Get specific. Narrow your list down to your top 10 and prioritize them in order of importance.2 This will give you a good starting point to begin your home search. Unless you have an unlimited budget, don’t expect to find a home with everything on your list. But having a prioritized list can help you (and your agent) understand which home features are the most important, and which ones you may be willing to sacrifice.
If you already own a home, you’ll also need to start the process of selling it or renting it out. A real estate agent can help you evaluate your options based on current market conditions. He or she can also give you an idea of how much equity you have in your current home so you know how much you can afford to spend on your new one.
Your agent can also advise you on how to time your sale and purchase. While some buyers are able to qualify for and cover the costs of two concurrent mortgages, many are not. There are a number of options available, and a skilled agent can help you determine the best course given your circumstances.
I would love to assist you if you have plans to buy or sell a home in our area. Please contact me to schedule a free consultation so we can discuss your unique needs and devise a custom plan to make your relocation as seamless as possible. If you’re relocating outside of our area,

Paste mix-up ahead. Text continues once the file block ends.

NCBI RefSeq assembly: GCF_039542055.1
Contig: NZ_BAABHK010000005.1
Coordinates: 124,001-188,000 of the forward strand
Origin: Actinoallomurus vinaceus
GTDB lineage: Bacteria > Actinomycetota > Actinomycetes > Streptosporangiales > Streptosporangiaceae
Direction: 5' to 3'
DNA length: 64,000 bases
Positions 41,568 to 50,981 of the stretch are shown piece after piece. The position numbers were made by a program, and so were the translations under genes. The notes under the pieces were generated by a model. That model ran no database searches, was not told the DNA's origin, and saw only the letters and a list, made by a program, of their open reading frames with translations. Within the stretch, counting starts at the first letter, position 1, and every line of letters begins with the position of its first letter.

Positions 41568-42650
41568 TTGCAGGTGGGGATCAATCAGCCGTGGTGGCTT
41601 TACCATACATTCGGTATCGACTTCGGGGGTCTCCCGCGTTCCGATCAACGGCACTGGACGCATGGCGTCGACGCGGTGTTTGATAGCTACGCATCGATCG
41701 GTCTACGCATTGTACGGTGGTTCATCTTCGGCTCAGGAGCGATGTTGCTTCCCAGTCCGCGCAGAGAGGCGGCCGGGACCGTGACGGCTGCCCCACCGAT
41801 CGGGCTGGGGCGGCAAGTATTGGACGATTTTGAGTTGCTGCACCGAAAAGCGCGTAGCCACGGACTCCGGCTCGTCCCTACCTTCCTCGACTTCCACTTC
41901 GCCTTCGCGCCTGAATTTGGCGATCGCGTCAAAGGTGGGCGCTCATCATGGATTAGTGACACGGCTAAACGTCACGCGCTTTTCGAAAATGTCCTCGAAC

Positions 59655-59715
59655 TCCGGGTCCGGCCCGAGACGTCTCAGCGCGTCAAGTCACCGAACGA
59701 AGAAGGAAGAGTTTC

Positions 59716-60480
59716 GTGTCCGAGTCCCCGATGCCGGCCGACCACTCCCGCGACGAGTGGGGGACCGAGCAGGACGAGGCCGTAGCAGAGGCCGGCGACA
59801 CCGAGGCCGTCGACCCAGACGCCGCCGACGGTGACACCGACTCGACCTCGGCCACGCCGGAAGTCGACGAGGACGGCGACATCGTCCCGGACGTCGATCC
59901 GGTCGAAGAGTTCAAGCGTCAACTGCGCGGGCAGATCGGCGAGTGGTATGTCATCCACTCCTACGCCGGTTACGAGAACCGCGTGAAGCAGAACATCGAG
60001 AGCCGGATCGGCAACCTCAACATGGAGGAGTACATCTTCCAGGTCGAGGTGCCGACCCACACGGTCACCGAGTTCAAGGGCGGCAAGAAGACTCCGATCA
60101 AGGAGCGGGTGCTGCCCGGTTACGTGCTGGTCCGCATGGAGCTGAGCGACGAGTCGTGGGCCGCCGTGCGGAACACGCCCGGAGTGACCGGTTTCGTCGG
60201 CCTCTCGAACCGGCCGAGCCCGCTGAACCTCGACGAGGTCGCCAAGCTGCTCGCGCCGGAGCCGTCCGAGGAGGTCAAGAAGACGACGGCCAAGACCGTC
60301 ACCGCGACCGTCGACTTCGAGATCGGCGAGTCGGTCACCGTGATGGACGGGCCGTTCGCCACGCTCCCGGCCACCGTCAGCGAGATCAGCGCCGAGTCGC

I can help you find a trusted agent in your new city.
4. Prepare for Your Departure
While everyone considers packing a fundamental part of moving, we often overlook the emotional preparation that needs to take place. If you have children, this can be especially important. Communicate the move in an age-appropriate way, and if possible take them on a tour of your new home and neighborhood. This can alleviate some of the mystery and apprehension around the move.4
If you’re retiring to a new location, plan a visit with your adult children such as your daughter and son-in-law, or anyone who is invested in your well-being. Family members may resist your move until they see for themselves the beauty and benefits of your new community.
Allow yourself plenty of time to pack up your belongings. Before you start, gather supplies, including boxes, tape, tissue paper and bubble wrap. Begin with non-essentials—such as off-season clothes or holiday decorations—and sort items into four categories: take, trash, sell and donate/give away.5